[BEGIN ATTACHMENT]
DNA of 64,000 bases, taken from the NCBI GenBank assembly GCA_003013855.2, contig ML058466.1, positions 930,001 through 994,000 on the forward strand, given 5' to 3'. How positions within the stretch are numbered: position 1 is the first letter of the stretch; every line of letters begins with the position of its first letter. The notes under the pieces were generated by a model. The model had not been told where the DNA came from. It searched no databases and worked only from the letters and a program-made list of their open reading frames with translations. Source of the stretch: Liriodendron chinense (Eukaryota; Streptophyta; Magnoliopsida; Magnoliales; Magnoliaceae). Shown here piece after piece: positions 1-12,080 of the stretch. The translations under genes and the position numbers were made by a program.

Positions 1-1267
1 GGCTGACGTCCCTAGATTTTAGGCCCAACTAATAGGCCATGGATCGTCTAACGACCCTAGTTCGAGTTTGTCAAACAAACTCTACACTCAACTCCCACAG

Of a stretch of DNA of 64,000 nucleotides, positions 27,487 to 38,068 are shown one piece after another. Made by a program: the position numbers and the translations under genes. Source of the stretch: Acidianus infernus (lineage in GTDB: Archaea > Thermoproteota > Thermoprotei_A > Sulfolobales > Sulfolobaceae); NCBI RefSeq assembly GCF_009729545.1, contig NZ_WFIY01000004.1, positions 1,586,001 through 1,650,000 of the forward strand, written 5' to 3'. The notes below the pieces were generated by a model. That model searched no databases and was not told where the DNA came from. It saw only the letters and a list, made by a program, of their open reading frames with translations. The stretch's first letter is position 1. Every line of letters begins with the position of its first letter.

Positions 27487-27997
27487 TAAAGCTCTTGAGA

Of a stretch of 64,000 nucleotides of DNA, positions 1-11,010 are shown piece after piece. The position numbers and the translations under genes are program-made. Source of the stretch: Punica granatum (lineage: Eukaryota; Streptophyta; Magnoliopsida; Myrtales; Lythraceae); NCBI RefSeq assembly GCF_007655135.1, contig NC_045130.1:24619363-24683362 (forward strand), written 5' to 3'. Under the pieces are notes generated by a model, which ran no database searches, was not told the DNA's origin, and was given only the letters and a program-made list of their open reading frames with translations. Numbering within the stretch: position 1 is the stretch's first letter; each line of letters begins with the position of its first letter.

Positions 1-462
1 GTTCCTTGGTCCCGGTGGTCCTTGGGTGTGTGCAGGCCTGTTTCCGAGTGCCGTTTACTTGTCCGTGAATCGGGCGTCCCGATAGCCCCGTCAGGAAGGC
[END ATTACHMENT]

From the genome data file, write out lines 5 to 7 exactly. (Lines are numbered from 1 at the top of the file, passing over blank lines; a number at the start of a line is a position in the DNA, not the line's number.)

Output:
Positions 27487-27997
27487 TAAAGCTCTTGAGA

Of a stretch of 64,000 nucleotides of DNA, positions 1-11,010 are shown piece after piece. The position numbers and the translations under genes are program-made. Source of the stretch: Punica granatum (lineage: Eukaryota; Streptophyta; Magnoliopsida; Myrtales; Lythraceae); NCBI RefSeq assembly GCF_007655135.1, contig NC_045130.1:24619363-24683362 (forward strand), written 5' to 3'. Under the pieces are notes generated by a model, which ran no database searches, was not told the DNA's origin, and was given only the letters and a program-made list of their open reading frames with translations. Numbering within the stretch: position 1 is the stretch's first letter; each line of letters begins with the position of its first letter.